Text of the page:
A polished, self-assured suspense novel by Kelman (Summer of Storms, 2001, etc.) features a likable Rikers Island psychologist who becomes entangled in the lives of her nutty patients.
Julia “P.J.” Lafferty, early-30s, divorced, New York Irish, and intractable, gets canned from her intense job counseling the women inmates at Rikers prison when one of her patients is inexplicably murdered during a mock wedding ceremony the psychologist failed to report to her superiors. Young Jeannie Bagshaw suffered a horrific history of abuse, first from her parents, then her sadistic husband, Charlie Booth, before she was incarcerated for acting out. P.J., brusquely sent packing by the prison’s Chief Daley and scrambling for work in private practice, can’t let the murder of innocent Jeannie rest, especially when another of her patients, delusional Big Millie, the self-appointed minister at the “wedding,” calls her with tips about Booth’s appearances at the prison. P.J. doggedly pursues leads wherever she can, by pestering her former husband Rafe, a rumpled, good-natured prosecutor, who evidently still cares for P.J.; her deaf twin sister, Caity Goldstein, an accomplished author whose meddlesome, critical manner only makes P.J. more determined; suspense novelist Albert Dunston, whose book about a sociopath killer fits the pattern of Booth’s evil behavior; and P.J.’s former boss at Rikers, Will Creighton, who pushes P.J. to seek professional counseling for the skeletons in her own closet. Indeed, while P.J. is attempting to heal riffs in her patients’ marriages, she is undergoing an unorthodox treatment of “psychokinetic intregration” from the sleek Dr. Groome in Tribeca, which reveals way more about her mother and unstable brother, Jack, than P.J. bargained for. Kelman is a pro at fitting the pieces of the murder together, and though the identity of the villain is never in doubt, the novel succeeds thanks largely to P.J.’s colloquial carnival roster.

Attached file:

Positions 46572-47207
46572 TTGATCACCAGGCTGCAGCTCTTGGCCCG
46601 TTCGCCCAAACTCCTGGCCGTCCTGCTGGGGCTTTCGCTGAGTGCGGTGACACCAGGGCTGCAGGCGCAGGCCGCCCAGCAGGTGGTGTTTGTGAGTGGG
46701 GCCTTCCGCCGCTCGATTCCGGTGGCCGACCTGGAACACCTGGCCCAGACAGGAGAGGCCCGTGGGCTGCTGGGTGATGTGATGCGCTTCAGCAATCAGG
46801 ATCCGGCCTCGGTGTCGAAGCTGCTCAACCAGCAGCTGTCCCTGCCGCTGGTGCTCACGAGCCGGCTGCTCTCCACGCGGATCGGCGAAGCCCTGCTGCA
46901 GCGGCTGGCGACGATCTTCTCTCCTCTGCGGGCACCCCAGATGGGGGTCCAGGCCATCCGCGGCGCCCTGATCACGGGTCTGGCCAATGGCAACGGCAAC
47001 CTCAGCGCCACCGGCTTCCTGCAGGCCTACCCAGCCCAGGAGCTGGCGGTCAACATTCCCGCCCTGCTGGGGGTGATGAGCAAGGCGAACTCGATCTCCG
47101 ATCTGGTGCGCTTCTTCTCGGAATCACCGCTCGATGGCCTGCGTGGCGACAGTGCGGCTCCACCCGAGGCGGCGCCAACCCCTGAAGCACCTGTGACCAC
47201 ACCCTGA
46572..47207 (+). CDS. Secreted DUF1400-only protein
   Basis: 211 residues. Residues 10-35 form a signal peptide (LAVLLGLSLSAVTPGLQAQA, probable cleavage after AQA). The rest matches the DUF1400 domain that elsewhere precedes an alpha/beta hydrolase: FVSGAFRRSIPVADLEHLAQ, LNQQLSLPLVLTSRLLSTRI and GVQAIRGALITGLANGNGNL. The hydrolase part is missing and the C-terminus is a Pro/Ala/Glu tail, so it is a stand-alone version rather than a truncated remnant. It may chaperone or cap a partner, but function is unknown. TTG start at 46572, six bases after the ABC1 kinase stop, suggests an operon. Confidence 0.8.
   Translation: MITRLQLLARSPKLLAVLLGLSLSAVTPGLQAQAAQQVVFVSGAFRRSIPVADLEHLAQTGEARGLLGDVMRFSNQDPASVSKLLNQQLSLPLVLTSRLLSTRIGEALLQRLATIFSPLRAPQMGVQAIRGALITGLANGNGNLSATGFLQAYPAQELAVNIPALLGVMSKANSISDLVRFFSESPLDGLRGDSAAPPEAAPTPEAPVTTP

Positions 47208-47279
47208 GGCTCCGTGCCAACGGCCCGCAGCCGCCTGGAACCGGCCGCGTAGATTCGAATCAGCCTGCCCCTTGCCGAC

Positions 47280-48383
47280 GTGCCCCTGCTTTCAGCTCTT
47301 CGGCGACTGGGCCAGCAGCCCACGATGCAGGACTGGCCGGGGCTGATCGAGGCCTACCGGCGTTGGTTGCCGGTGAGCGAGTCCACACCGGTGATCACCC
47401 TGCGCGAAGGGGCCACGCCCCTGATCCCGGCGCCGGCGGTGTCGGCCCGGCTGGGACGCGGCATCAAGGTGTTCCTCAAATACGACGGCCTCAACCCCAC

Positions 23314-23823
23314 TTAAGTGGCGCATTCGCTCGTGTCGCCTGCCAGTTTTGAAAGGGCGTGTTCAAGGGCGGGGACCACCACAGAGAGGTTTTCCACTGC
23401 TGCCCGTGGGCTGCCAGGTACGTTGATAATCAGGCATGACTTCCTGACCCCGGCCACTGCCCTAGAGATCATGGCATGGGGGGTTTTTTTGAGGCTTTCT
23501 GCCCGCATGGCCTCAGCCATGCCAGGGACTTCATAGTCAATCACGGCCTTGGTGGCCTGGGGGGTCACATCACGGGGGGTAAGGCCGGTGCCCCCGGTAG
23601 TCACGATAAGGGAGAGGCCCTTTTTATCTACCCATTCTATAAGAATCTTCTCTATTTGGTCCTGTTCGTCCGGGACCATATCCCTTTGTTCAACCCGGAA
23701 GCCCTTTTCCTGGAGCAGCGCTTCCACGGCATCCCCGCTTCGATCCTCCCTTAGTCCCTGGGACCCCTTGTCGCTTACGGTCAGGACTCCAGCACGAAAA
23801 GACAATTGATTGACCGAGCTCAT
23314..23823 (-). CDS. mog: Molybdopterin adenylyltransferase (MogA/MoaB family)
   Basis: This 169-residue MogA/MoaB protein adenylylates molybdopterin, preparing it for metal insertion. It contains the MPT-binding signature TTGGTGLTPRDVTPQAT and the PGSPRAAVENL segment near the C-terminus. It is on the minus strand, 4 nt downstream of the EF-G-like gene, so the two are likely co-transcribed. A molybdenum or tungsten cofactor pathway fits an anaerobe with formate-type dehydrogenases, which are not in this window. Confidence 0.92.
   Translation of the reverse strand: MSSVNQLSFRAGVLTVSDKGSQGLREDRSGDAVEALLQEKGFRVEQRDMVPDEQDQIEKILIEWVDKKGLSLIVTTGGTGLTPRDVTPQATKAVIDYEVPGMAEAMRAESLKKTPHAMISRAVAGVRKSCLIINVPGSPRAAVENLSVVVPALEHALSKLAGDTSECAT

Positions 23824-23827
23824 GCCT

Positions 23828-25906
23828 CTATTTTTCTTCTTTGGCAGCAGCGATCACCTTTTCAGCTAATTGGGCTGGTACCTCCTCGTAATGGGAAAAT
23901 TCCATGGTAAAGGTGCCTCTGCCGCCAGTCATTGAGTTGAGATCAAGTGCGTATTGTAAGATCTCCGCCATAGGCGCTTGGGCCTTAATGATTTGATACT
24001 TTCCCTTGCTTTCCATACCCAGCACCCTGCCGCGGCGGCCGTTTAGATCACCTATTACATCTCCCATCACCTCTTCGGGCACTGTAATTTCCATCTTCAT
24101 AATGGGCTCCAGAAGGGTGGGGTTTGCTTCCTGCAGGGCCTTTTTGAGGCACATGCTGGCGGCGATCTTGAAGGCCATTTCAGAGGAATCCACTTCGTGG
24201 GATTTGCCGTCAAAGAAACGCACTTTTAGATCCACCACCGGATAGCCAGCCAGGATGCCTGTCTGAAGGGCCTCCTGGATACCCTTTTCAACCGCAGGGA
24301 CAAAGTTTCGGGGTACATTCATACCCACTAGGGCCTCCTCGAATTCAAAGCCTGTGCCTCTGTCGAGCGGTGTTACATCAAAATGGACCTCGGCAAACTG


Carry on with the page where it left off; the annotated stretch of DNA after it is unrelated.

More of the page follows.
A personable psychological thriller that offers more fun than just counting bodies.